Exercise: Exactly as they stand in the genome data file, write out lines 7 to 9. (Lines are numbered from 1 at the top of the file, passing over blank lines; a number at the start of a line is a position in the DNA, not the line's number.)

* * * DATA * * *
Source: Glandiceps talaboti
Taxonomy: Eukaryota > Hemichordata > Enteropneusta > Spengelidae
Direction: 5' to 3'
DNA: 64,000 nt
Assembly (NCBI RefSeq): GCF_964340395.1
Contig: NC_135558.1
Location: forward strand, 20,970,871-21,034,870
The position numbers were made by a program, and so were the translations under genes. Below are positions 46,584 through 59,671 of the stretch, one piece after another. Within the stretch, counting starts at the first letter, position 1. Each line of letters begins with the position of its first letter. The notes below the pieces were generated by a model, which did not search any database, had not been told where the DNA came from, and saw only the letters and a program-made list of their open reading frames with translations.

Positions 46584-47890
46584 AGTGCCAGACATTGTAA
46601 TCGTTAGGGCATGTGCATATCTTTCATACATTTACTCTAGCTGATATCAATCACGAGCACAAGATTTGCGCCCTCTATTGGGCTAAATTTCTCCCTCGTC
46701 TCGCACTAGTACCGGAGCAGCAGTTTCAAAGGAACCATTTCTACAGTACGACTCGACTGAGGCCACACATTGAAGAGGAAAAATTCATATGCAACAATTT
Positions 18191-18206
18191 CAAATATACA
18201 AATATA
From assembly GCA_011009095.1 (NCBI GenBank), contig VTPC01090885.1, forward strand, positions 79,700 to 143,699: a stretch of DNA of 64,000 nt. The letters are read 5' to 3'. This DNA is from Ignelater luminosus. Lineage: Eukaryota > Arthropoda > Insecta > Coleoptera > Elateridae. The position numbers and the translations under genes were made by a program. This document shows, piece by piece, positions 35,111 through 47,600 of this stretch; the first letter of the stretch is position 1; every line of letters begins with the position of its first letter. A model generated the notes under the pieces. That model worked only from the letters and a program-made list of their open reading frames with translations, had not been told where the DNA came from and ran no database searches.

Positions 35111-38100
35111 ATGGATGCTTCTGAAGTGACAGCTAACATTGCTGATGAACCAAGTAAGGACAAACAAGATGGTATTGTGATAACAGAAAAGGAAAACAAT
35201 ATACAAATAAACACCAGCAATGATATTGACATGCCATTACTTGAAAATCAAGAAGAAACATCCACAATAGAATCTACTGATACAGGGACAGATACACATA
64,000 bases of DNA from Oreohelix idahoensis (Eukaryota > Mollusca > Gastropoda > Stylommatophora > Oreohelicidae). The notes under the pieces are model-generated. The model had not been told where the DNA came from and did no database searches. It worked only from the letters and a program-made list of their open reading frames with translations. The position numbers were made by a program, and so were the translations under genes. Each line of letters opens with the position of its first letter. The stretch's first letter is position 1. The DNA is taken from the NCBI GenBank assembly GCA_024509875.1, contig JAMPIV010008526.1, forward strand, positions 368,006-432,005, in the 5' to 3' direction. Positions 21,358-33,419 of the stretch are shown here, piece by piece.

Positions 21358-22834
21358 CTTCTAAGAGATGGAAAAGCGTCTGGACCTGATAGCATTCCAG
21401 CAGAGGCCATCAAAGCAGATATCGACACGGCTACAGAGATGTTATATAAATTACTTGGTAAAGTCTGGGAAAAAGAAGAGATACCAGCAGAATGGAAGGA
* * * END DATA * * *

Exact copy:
Location: forward strand, 20,970,871-21,034,870
The position numbers were made by a program, and so were the translations under genes. Below are positions 46,584 through 59,671 of the stretch, one piece after another. Within the stretch, counting starts at the first letter, position 1. Each line of letters begins with the position of its first letter. The notes below the pieces were generated by a model, which did not search any database, had not been told where the DNA came from, and saw only the letters and a program-made list of their open reading frames with translations.

Positions 46584-47890